What You Should Know About Quinoa - AnabolicMinds.com
    • What You Should Know About Quinoa



      By TARA PARKER-POPE New York Times

      This week, a new food is appearing on Passover tables around the country. The Orthodox Union, the authority on kosher foods, recently ruled that certain brands of quinoa could carry its “Kosher for Passover” symbol.

      “Passover is a more limited diet,” said Rabbi Menachem Genack, chief executive of O.U. Kosher. “If you can increase the universe of foods that can be used, people are really happy about it.”

      The decision to make some quinoa kosher is the latest boost to the venerable plant, which has surged in popularity in recent years as a high-protein, vegan and gluten-free food. Here are five things to know about this healthful food.

      WHAT DOES QUINOA TASTE LIKE?

      Quinoa is an ancient food from South America. While it looks a bit like rice, it has a richer, heartier flavor and crunchier texture. Dietriffic.com describes the taste as “brown rice crossed with oatmeal” that is “fluffy, creamy, crunchy and somewhat nutty, all rolled into one.” Stonesoup calls it “something a little like barley with its chewiness,” combined with a “a light fluffiness akin to well-prepared couscous.”

      Not everyone is a fan. A Vancouver Observer columnist recently listed “five reasons to hate quinoa,” including that some types of uncooked quinoa have the translucent appearance of silica gel, and that it tastes like “beige.”

      WHY IS QUINOA SUDDENLY SO POPULAR?


      While quinoa seems to have became fashionable overnight, its rise has been years in the making. In 1913, The New York Times reported that quinoa was among 400 “charming botanical strangers” to be introduced in the United States by the Department of Agriculture. Food writers have been talking about its nutritional quality and taste since the 1980s, but it remained primarily a niche health-store product.

      Quinoa’s popularity stems from its reputation as a “complete” food. It has a protein content of about 15 percent, and a balance of important amino acids, magnesium, calcium, and other minerals and vitamins. In 2008, Oprah Winfrey embarked on a 21-day “cleanse” diet that included quinoa with mushrooms, herbs and garlic as comfort food. Retailers like Costco, Trader Joe’s and Whole Foods also began to carry and promote quinoa.

      Quinoa imports began to surge around 2008, doubling from 2006, according to the Whole Grains Council. Datamyne reports that the United States imported about 25,000 metric tons of quinoa in 2012, up from about 5,000 in 2008.

      In 2010, a cookbook, “Quinoa 365: The Everyday Superfood” by Patricia Green and Carolyn Hemming, became a best seller. The United Nations labeled 2013 the International Year of Quinoa, and recipes using quinoa are now a staple of food blogs and cooking columns.

      “Even though it seems like overnight, there hasn’t been one single event that has catalyzed the popularity of quinoa,” said Kevin Murphy, an assistant professor of barley and alternative crop breeding at Washington State University. “When we started doing quinoa research, people would laugh. Nobody knew what it was.”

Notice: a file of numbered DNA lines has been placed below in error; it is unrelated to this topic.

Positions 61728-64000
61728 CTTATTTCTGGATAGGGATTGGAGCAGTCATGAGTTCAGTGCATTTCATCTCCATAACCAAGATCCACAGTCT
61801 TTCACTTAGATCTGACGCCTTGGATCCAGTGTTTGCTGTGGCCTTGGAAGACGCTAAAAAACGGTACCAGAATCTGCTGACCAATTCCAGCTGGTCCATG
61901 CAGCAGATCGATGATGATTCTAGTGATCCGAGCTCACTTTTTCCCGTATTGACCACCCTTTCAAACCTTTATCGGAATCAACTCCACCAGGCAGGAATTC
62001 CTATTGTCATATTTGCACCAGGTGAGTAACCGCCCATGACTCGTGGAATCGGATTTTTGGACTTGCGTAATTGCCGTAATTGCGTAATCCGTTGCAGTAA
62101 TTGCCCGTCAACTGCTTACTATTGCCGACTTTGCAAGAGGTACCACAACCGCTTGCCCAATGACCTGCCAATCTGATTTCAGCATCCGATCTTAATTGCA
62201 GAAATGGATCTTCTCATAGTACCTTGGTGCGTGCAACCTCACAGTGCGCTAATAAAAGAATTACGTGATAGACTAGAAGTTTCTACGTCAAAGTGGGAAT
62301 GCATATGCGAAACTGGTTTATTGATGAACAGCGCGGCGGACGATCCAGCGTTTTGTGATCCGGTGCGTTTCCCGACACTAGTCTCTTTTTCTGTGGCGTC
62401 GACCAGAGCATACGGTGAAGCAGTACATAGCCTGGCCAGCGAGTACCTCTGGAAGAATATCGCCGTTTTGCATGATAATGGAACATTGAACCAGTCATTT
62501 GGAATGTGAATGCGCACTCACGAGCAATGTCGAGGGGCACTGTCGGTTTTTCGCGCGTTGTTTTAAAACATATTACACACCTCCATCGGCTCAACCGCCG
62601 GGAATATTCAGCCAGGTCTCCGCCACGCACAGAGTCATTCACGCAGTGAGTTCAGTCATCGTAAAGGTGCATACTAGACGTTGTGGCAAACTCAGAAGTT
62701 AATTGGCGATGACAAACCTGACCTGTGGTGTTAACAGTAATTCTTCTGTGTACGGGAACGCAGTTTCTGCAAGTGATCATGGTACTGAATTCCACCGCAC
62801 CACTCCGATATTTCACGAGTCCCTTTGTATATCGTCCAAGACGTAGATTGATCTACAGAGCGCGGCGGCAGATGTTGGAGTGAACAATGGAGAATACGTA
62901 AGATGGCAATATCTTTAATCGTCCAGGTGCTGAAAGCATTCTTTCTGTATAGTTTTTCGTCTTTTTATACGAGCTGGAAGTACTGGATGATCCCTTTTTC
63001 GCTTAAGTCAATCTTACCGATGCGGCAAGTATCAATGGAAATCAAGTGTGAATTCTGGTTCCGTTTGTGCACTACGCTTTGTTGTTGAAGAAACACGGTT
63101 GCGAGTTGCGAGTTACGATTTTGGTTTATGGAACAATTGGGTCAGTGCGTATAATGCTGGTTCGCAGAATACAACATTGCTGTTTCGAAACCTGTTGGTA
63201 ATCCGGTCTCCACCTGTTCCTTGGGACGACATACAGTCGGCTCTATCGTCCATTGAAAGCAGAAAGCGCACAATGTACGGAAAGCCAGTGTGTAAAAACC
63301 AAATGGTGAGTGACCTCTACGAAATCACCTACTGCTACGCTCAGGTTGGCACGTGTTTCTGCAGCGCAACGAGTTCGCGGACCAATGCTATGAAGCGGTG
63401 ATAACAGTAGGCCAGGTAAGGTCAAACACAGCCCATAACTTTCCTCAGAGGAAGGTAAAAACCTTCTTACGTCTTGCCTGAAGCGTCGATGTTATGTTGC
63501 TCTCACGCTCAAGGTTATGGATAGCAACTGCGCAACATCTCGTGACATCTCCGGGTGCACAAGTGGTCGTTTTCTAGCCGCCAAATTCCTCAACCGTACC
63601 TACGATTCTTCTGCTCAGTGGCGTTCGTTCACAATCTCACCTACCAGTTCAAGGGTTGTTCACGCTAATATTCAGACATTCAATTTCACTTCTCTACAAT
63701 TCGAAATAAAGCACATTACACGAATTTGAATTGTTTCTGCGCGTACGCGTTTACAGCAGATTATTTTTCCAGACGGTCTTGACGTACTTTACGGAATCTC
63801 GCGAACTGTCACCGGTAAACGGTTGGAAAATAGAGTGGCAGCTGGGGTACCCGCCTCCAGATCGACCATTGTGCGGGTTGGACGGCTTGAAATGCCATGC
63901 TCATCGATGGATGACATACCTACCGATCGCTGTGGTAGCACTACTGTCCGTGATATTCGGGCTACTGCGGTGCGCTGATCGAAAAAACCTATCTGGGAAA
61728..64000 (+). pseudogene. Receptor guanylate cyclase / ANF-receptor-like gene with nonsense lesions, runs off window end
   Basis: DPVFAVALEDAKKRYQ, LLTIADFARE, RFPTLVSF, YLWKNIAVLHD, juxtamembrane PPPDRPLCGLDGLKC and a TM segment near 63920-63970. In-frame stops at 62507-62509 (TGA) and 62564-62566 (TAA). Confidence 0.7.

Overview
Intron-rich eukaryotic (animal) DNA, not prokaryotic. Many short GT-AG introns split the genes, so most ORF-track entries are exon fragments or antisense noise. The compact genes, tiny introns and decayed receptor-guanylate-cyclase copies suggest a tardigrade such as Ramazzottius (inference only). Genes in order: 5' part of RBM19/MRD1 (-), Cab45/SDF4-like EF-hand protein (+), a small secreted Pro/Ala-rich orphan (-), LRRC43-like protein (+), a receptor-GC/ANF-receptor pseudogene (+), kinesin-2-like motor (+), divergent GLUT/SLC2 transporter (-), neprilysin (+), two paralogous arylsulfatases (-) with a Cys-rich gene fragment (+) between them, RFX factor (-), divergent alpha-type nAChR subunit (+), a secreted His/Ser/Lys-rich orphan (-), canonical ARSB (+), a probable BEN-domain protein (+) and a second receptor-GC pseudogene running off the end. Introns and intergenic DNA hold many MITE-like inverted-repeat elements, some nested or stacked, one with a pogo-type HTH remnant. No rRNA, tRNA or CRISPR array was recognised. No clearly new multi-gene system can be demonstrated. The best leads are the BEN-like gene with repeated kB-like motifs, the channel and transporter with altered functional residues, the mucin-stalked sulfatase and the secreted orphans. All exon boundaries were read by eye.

HOW DID QUINOA BECOME KOSHER?

      Rabbi Genack said the Orthodox Union was divided about the question.

      During Passover, leavened foods that contain wheat, barley, rye, spelt or oats are forbidden. (The tradition stems from a historical anecdote: When the Jews escaped Egypt, they didn’t have time to let their breads rise before going into the desert.)

      Quinoa is not a grain; it’s actually more closely related to beets and spinach. But foods that may be confused with grain or grown near wheat fields may not be deemed kosher.

      To make its decision about quinoa, the union sent a rabbi to the Andes Mountains in Bolivia to investigate how and where quinoa is grown. He found that it was not grown near wheat, and the union decided to allow certain Bolivian quinoa products to carry its kosher endorsement.

      HOW DO YOU COOK QUINOA?

      Quinoa can be cooked like rice or boiled vigorously like pasta. Home cooks and food writers experiment with different methods, depending on whether they want a crunchier or creamier texture.

      Martha Rose Shulman, who writes the Recipes for Health column in The New York Times, said she recently reduced the amount of water she uses to cook quinoa. “The grains were tighter and less moist than quinoa cooked in abundant water, and the yield was not as great because the grains don’t swell as much,” she wrote. “But I liked the results.”

      WHAT IS THE FUTURE OF QUINOA?

      Most quinoa eaten in the United States comes from South America, where farmers are eager to cultivate the plant because of rising prices. (Some llama herders are reported to have switched to quinoa farming because it is more lucrative.)

      The Department of Agriculture has awarded a grant to researchers at Washington State who are studying ways to help farmers grow quinoa. Currently, 35 varieties are cultivated in the United States, and scientists are trying to determine the best growing conditions.

      In one study, researchers are trying to determine if quinoa plants are more resistant to certain insects than wheat and barley are. “Not a day goes by that I don’t get five or six emails and calls from farmers asking what seeds to plant or how to grow it,” Dr. Murphy said.

      Source: http://well.blogs.nytimes.com/2014/0...***rss&emc=rss

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